And I always thought that, and then I read it. Oh, wow. This guy said it already. I do realize you can get a lot of amazing ideas from people, but it’s also good to foster your own ideas and becoming an original thinker. So I do both, but I…

Luis:

Are there, even though, like you said that you don’t read a lot, so much today, but is there any book or books or thinkers, I guess, it doesn’t have to be books could be thinkers that have influenced your approach to business and help you achieve what you have achieved?

Sean Hopwood:

Well, there’s a couple of people. I can’t think of their name right now, but I did read the book, Who Moved My Cheese, whichever everyone loves that. It really helps you learn how to adapt in the business world. And I read that a long time ago. It really quickly, of course, and it really-

Luis:

Quick read.

Sean Hopwood:

Yeah. It’s quick. And it really helps you realize that you have to constantly be adapting to this world and have lateral thinking. You have to be constantly, just sub lateral thinking. Don’t look at the way that everyone else has done something and assume that that’s the way it has to be done. You can always find a new way. And so that’s something that I really liked. I can’t think of any other business readers a lot, but there’s a couple that I’ve… Yeah, I can’t think of any other business ones right now. I do a lot of writing. I watch, I read a lot on Bloomberg, that’s channels in the past has really tried to focus on business as much as possible without talking about a lot of other things. They just focus on business. And that’s why I always liked, I really liked-

Luis:

Yeah, I agree. It’s nice to have someone, someplace where you can turn to, just to understand, what’s happening, what’s happening on world and the world when it comes to business?

Sean Hopwood:

Exactly. Just not all the other –

Luis:

Right. Most other communication channels either, I assume you’re talking in the U.S. but just worldwide. There’s just so much noise these days. That gets really hard to pick up. When you just want to realize, I don’t know what’s out there so that I can plan my business path moving forward. There’s just so much noise. I agree with you Bloomberg is a good one.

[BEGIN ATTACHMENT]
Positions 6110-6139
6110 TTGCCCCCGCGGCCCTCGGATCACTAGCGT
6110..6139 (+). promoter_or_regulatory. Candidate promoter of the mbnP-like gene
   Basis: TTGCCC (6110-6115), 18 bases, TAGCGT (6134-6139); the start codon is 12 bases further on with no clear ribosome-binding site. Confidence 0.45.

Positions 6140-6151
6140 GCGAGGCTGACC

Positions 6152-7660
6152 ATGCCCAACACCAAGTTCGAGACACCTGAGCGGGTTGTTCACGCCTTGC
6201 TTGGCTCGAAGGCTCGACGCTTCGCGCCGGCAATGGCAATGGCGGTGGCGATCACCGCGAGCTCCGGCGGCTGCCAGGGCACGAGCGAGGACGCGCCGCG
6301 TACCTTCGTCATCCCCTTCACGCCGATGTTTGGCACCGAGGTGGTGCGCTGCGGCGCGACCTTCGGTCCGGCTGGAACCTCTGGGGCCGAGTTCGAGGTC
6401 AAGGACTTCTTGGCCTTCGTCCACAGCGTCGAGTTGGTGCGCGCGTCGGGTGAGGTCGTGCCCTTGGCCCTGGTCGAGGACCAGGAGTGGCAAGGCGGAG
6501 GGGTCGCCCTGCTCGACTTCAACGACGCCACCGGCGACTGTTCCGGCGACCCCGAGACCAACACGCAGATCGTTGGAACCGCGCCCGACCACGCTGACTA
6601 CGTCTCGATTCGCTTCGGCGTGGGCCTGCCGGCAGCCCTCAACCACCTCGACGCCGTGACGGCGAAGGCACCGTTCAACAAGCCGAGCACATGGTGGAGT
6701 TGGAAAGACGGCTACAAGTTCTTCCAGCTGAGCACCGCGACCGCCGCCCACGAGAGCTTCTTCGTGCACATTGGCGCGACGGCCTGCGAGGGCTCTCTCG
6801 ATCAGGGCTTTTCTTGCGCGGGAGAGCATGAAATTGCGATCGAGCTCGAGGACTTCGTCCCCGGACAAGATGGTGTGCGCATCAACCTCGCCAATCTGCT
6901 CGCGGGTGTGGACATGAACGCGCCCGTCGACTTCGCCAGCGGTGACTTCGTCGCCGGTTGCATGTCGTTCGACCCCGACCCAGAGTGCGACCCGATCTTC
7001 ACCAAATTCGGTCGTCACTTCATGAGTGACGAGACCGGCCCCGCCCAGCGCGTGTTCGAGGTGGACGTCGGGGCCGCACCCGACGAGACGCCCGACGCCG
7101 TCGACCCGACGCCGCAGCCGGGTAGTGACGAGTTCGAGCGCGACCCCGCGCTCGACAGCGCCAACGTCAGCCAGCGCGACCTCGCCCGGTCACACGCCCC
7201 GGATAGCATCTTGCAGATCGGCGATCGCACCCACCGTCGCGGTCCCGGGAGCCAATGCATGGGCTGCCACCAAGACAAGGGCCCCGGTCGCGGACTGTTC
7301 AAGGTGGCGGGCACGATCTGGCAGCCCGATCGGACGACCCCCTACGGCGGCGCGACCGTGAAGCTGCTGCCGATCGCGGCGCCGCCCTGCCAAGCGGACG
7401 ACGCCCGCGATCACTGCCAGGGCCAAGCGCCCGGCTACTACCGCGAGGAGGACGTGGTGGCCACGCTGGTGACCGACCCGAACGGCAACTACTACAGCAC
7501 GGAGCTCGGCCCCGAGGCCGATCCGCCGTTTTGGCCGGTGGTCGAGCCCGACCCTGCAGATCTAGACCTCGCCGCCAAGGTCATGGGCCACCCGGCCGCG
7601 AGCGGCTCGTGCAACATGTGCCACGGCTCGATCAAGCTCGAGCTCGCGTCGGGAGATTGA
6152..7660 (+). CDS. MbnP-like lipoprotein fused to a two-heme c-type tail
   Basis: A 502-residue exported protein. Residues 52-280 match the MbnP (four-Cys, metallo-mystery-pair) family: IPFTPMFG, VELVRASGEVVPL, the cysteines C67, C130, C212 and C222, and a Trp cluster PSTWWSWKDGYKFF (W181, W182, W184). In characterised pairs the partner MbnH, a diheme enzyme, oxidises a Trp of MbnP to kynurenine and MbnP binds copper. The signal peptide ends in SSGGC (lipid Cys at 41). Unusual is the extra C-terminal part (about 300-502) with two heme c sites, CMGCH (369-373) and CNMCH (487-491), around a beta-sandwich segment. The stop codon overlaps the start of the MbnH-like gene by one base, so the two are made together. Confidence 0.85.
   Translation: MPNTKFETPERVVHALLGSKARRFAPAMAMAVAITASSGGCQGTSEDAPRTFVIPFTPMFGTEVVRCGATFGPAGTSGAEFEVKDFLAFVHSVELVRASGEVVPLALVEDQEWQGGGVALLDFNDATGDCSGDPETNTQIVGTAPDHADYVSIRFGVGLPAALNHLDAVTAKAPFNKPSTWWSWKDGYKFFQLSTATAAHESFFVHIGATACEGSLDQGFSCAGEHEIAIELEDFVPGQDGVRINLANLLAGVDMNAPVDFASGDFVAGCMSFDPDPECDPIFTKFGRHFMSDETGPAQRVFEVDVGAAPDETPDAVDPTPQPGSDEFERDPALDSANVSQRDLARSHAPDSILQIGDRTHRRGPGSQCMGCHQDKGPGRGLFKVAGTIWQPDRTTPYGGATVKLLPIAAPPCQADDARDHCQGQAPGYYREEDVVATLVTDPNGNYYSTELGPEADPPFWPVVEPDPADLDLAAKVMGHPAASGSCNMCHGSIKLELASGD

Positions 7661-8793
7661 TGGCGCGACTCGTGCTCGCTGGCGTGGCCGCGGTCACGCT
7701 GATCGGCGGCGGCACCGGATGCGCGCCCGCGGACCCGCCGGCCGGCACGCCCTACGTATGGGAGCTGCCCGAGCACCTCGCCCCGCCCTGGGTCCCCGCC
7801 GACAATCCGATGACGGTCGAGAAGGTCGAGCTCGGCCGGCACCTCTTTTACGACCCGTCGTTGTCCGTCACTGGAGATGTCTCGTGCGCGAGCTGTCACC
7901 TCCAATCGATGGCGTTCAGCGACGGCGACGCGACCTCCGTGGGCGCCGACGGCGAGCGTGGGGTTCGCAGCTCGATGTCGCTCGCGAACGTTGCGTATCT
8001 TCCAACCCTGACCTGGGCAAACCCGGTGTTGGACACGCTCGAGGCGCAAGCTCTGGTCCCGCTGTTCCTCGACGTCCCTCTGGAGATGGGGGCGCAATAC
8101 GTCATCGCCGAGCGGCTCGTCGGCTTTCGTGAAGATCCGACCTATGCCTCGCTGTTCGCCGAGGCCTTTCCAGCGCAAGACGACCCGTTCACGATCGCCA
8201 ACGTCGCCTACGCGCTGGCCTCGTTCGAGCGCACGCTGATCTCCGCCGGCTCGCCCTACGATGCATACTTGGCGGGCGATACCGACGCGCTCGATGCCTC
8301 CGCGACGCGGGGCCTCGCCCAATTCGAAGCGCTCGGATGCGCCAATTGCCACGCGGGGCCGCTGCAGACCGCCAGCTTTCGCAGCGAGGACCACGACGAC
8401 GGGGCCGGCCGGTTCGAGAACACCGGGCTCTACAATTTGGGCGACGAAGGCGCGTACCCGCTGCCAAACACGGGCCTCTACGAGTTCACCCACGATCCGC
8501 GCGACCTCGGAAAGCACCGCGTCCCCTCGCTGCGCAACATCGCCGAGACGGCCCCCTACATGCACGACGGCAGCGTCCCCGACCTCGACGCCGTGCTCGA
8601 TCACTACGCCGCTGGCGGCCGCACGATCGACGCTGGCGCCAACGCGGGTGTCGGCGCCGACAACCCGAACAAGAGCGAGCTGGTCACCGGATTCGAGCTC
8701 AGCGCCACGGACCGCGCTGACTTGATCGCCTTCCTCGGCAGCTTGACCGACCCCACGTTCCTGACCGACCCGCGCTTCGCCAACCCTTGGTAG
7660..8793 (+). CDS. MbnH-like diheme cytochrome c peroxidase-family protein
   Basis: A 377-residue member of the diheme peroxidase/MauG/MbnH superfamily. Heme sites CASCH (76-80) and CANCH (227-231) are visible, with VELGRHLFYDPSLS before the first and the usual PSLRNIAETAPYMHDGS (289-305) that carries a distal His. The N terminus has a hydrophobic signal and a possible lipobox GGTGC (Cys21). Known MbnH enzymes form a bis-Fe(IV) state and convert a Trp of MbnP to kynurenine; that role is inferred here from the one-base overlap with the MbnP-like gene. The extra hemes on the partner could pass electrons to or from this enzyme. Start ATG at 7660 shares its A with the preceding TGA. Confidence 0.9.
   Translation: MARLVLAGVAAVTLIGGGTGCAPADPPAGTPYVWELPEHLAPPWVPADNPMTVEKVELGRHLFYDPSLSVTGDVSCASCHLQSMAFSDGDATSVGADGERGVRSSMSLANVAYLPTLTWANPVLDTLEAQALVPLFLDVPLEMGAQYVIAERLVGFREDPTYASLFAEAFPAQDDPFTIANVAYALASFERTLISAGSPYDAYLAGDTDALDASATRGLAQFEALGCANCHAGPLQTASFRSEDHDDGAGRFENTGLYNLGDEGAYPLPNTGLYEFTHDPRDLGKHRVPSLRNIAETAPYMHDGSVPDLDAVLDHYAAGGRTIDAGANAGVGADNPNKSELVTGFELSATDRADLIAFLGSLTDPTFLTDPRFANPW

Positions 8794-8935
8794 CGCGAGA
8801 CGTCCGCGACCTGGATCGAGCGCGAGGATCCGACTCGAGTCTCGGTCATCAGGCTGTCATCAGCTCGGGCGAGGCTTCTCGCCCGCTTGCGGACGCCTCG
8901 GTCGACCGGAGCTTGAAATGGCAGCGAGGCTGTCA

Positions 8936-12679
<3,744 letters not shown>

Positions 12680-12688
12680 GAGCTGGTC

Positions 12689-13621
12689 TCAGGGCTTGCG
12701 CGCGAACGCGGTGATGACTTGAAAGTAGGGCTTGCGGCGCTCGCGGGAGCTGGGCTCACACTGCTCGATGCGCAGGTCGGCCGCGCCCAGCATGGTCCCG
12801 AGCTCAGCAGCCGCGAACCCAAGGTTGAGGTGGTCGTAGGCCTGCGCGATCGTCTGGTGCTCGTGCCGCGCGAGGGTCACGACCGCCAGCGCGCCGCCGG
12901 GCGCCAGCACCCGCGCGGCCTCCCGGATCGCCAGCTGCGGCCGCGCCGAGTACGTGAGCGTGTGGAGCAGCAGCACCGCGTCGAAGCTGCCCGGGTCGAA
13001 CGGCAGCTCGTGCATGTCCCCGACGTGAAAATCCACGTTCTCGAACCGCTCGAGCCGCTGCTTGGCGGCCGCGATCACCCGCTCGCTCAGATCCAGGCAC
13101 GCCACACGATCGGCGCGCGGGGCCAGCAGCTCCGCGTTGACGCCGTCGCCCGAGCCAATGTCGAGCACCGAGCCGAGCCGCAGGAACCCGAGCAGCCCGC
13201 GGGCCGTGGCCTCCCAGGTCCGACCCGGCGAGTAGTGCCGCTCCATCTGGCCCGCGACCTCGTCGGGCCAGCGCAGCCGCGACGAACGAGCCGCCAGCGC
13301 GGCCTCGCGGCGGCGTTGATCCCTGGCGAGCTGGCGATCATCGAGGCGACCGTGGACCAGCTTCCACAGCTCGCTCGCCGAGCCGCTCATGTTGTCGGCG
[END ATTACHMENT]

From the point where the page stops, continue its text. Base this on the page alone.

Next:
Sean Hopwood:

Yeah, exactly. I like them one a lot.

Luis:

Yeah. Okay. So let’s talk a bit, let’s construct a bit of a more elaborate scenario for you. Let’s say that all of this we’re good to go, to have a nice dinner at the restaurant, right? And you’re the host of a big dinner, and in attendance will be the decision makers at the biggest tech companies from all around the world. Now there’s going to be a round table, about remote work and the future of work. And you have the, let’s say the CEO’s ear, because they’re all going to be there. And you, as the host, you get to make decisions about how the dinner is going to be set up. Now, the twist is that the dinner is going to happen at the Chinese restaurant. And because it’s a Chinese restaurant and you are the host, you get to pick the message that goes inside the fortune cookies. So what are these people reading once they opened their fortune cookies?

Sean Hopwood:

When they open their fortune cookies, they will read. I can think of a lot of things. Basically automation is… What should it be a fortune? I would say automation is key to success while harnessing the energy of humanity.

Luis:

Nice. That’s a really good one.

Sean Hopwood:

Automation is key and success while harnessing the energy of humanity.

Luis:

Well, valuable, I think you win at the fortune cookie game. Congratulations.

Sean Hopwood:

Yeah. So basically a lot of things can be automated, but for humans to continue to progress, we need to use automation. Like for me, I use automation everywhere in the house with like, my vacuum is automated, my sprinklers automate everything. We don’t need to be doing those things. We need to focus on what humans are best, which is innovation and creativity and things like that. And so I think we need to cut. We need to try to put humans to do what they’re doing best. And I think every business in this world would be successful if you automate all those mundane activities, just everything that a calculator used to do. Now, there’s a lot of things that calculators can do even more and more, let those things do what they can do and let humans do what they do best.

Sean Hopwood:

And now we’re going to have our minds are going to be open and free to do a lot more things. If we don’t fear automation, if we don’t fear technology, we don’t need to live in fear. We need to live in boldness and strength. And we need to realize that we need to use our minds to do more. And that’s what we’re here for. We’re not here to constantly do those mundane calculations. And I think that’s what business leaders need to understand.